German Chancellor Angela Merkel’s Cabinet backed a plan to build three “power autobahns” stretching north to south to move growing supplies of renewable energy across the country.
The plan involves laying about 2,800 kilometers (1,740 miles) of new transmission lines and upgrading 2,900 kilometers of existing cables by 2022, according to the Bundesnetzagentur regulator. New direct-current high-voltage networks would bring wind power generated in the north to consumers in the south, Environment Minister Peter Altmaier said today in Berlin.
Power supply has moved to the center of Germany’s political agenda since Merkel decided in 2011 to replace nuclear reactors with more fossil-fired plants and a growing share of clean-energy sources. The Bundesnetzagentur has called on grid operators to stabilize the network as the country adds wind farms and solar parks, whose output varies with the weather.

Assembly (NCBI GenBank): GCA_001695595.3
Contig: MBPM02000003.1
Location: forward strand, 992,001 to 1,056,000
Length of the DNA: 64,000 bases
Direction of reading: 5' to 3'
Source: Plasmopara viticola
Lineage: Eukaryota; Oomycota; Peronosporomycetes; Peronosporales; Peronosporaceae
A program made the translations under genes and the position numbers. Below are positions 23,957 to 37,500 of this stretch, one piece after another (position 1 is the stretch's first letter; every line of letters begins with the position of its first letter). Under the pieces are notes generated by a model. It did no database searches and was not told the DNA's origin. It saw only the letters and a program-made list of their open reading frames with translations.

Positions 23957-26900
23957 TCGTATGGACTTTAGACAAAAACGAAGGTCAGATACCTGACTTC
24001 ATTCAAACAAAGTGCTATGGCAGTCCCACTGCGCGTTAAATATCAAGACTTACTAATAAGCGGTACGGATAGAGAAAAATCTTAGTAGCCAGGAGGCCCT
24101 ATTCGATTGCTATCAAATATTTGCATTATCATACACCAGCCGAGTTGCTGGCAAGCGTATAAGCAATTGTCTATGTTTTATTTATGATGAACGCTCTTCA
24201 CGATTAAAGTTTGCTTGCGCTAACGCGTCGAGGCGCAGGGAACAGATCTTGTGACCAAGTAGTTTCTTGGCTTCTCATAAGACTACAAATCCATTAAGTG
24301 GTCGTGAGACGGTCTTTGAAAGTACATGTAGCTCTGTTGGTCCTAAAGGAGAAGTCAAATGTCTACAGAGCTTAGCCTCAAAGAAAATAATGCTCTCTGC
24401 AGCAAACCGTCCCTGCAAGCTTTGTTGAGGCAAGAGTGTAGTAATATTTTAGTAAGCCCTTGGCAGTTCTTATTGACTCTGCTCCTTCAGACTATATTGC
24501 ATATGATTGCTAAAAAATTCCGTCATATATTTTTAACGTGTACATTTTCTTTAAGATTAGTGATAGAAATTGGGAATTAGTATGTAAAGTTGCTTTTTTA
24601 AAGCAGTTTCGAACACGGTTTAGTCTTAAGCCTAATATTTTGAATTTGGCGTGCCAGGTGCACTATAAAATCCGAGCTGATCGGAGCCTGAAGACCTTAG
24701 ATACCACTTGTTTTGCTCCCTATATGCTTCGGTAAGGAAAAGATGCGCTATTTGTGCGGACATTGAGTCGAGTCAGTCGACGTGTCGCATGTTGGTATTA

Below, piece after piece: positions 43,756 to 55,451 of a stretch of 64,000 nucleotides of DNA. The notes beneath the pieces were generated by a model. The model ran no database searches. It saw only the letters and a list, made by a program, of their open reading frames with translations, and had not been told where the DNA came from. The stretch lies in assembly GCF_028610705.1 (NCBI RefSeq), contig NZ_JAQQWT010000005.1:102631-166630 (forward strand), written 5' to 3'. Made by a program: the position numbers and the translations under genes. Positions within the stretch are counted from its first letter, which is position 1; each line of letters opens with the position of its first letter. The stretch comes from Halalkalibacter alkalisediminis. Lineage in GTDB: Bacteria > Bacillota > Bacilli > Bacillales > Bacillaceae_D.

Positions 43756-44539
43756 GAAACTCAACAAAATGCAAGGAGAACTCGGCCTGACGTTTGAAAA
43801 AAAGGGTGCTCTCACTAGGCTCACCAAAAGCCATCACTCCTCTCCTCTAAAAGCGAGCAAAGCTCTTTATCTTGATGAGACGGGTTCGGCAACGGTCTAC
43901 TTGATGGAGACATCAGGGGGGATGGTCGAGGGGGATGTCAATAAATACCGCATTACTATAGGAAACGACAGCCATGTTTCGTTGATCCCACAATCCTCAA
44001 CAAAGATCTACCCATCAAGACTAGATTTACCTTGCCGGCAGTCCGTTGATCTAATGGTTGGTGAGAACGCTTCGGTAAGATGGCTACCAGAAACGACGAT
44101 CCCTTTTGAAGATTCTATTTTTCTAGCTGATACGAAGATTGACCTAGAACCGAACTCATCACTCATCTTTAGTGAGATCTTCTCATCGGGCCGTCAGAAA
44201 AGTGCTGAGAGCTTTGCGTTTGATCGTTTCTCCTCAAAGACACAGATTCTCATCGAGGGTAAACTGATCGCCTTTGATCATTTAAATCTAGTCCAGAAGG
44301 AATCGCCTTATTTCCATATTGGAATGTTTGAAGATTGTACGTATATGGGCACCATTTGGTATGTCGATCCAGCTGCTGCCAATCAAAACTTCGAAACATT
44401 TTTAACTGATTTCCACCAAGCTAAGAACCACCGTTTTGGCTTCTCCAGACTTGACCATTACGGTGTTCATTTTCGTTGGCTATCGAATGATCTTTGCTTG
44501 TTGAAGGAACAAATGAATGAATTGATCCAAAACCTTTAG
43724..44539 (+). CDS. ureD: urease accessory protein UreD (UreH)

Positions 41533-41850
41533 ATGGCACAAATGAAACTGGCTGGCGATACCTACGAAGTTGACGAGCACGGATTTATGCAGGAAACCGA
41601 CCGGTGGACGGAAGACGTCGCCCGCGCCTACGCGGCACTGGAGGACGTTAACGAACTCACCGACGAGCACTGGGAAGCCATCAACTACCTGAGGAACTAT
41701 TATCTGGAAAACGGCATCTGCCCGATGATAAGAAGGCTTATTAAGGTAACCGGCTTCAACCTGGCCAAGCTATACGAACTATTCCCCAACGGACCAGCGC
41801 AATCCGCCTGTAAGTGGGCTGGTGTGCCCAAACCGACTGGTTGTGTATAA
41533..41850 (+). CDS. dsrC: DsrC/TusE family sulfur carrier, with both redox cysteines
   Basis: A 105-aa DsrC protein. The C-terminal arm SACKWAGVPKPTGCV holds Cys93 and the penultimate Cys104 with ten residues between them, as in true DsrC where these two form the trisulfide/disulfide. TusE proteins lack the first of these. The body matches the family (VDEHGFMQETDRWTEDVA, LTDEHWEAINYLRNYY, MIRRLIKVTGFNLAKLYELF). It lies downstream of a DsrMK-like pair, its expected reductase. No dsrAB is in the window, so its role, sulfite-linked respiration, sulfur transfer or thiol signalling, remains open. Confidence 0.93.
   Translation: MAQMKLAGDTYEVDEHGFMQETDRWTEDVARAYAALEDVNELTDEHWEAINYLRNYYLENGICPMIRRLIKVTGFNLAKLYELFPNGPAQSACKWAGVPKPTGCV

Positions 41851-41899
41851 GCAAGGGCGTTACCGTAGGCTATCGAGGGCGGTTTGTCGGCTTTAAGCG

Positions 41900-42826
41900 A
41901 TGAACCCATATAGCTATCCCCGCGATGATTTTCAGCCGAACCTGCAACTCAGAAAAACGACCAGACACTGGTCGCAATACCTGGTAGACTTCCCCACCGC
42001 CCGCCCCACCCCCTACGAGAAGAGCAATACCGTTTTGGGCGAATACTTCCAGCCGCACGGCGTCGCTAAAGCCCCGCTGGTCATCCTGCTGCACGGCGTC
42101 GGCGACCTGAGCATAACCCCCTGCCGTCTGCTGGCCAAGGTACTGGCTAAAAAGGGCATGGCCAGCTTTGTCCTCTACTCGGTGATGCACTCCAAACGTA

“Realizing the energy switch is a task of historic dimensions,” Economy Minister Philipp Roesler told reporters today. The government seeks to cut the average time it takes to develop arterial power lines to four years from 10, according to Roesler’s ministry.
Southern Germany may lose about 6,000 megawatts of power-plant capacity in the coming years, Andreas Loeschel, a professor of economics at the University of Heidelberg, said today.
“I don’t expect we will see widespread power outages,” said Loeschel, who also chairs the government’s energy commission. “Doubts about supply security, however, are enough to damage the acceptance of the energy switch.”
Germany’s four main grid operators in May said the country’s energy overhaul required about 3,800 kilometers of new cables, including a fourth power-line corridor. Their proposal was scaled down by the regulator.